Recently, Intel released new drivers for its Intel HD, Iris, and Iris Pro integrated graphics chips.
To test the company’s claims of improved performance, we downloaded the new drivers, and installed them on a laptop running on a 4th-gen Intel Core i7-4500U processor, which contains Intel’s HD 4400 Graphics GPU.
To establish points of reference, we ran 3DMark Fire Strike and Cloud Gate before installing the new drivers as well. These are popular benchmarks which we use to test graphics performance regularly.
After that, we installed the new drivers, and ran the same benchmarks again. While we expected the new drivers to perform somewhat faster, we were a little surprised by the results.
Read the entire article at Digital Trends.
At Nvidia’s March 2013 GPU Technology Conference, the company announced a breakthrough graphics processing unit (GPU) codenamed “Volta,” with nearly four times the bandwidth than its current top-of-the-line Kepler graphics cards. However, at the 2014 GPU Technology Conference, Nvidia changed things around a bit, by placing Volta out more than two years, or well after the 2016 release of its Volta-like “Pascal” GPUs. Essentially, Pascal will have mostly the same speed and bandwidth characteristics promised for Volta, with a new twist—Nvidia’s own homegrown bus.
Read the full article at Digital Trends.
Somebody woke up the giant. In desktop and laptop PCs, it’s been a quiet last couple of years for Nvidia, but the big graphics powerhouse isn’t keeping it down any longer. Nvidia’s big-splash news in early 2012 was its new-to-market, long-awaited revision of its graphics architecture, code-named “Kepler.” Touted since 2010, Kepler showed up in the company’s speed-monster (but power-stingy) GeForce GTX 680 desktop video card, an able competitor to AMD’s best. (See our March 2012 review of the Nvidia GeForce GTX 680, as well as a look at AMD’s leading 2012 video card, the AMD Radeon HD 7970.)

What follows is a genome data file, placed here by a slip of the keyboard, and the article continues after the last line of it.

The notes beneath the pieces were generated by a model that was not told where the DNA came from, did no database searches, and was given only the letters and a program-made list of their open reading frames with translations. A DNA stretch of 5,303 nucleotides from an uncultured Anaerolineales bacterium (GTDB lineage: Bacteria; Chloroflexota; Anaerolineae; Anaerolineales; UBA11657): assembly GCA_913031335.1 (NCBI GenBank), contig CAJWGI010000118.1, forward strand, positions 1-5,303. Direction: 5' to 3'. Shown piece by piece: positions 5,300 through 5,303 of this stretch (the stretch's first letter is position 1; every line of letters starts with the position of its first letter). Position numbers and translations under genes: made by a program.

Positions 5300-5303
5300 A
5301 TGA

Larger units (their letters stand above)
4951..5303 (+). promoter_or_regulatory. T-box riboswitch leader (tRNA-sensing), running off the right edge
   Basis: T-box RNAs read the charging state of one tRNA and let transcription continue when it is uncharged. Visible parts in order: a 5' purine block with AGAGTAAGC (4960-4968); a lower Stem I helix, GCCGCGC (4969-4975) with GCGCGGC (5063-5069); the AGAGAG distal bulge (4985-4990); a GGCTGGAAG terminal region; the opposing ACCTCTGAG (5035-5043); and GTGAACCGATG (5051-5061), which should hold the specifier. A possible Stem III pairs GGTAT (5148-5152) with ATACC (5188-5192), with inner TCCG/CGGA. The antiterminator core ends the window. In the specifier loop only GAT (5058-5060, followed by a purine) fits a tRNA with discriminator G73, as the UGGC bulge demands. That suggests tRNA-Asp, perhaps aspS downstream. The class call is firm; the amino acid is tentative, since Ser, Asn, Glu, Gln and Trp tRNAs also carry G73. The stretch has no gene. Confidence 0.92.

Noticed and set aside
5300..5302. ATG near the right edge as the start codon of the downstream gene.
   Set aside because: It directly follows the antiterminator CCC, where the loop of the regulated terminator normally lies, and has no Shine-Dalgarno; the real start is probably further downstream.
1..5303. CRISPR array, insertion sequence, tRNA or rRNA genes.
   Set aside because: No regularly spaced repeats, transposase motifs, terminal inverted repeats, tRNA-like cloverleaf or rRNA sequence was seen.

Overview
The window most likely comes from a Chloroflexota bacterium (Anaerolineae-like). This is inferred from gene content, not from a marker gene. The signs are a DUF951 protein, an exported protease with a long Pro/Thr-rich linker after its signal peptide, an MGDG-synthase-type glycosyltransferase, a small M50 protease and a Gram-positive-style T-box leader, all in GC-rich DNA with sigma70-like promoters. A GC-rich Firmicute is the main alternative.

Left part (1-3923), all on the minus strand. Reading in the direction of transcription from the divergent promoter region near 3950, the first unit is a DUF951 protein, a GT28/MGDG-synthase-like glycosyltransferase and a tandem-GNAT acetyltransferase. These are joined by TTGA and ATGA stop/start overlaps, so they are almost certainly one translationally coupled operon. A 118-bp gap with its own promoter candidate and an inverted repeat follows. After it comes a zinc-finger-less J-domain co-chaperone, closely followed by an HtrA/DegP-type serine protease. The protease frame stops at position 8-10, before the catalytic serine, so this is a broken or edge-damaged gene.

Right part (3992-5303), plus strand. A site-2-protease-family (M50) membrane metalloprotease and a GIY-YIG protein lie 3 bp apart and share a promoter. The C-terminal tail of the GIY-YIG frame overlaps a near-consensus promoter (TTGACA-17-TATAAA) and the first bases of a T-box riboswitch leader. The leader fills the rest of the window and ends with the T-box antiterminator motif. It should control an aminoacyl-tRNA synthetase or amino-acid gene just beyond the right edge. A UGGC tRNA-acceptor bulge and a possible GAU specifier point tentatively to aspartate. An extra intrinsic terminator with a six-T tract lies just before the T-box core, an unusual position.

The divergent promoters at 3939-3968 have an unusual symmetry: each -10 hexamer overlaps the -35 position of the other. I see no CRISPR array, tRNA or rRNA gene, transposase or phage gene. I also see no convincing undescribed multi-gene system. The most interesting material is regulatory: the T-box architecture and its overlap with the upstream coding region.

In early March, two of our editors ventured to sunny San Francisco to attend Nvidia’s 2012 Editors’ Day conference, where the company gave us a sneak peek at the GTX 680. But there, they were surprised to see something that’s potentially even more of a game-changer: the GeForce 600M Series, a suite of new graphics-processing units (GPUs) for laptops.
Of course, manufacturers always tout new hardware of this kind as an epochal breakthrough, destined to change the tech landscape. Sometimes it’s true, sometimes, less so. This time, though, we have to say that the new graphics processors Nvidia showed us looked, at least from the claims on the table, nothing short of impressive. And our preliminary tests bear some of this out.
Read the full article at Computer Shopper.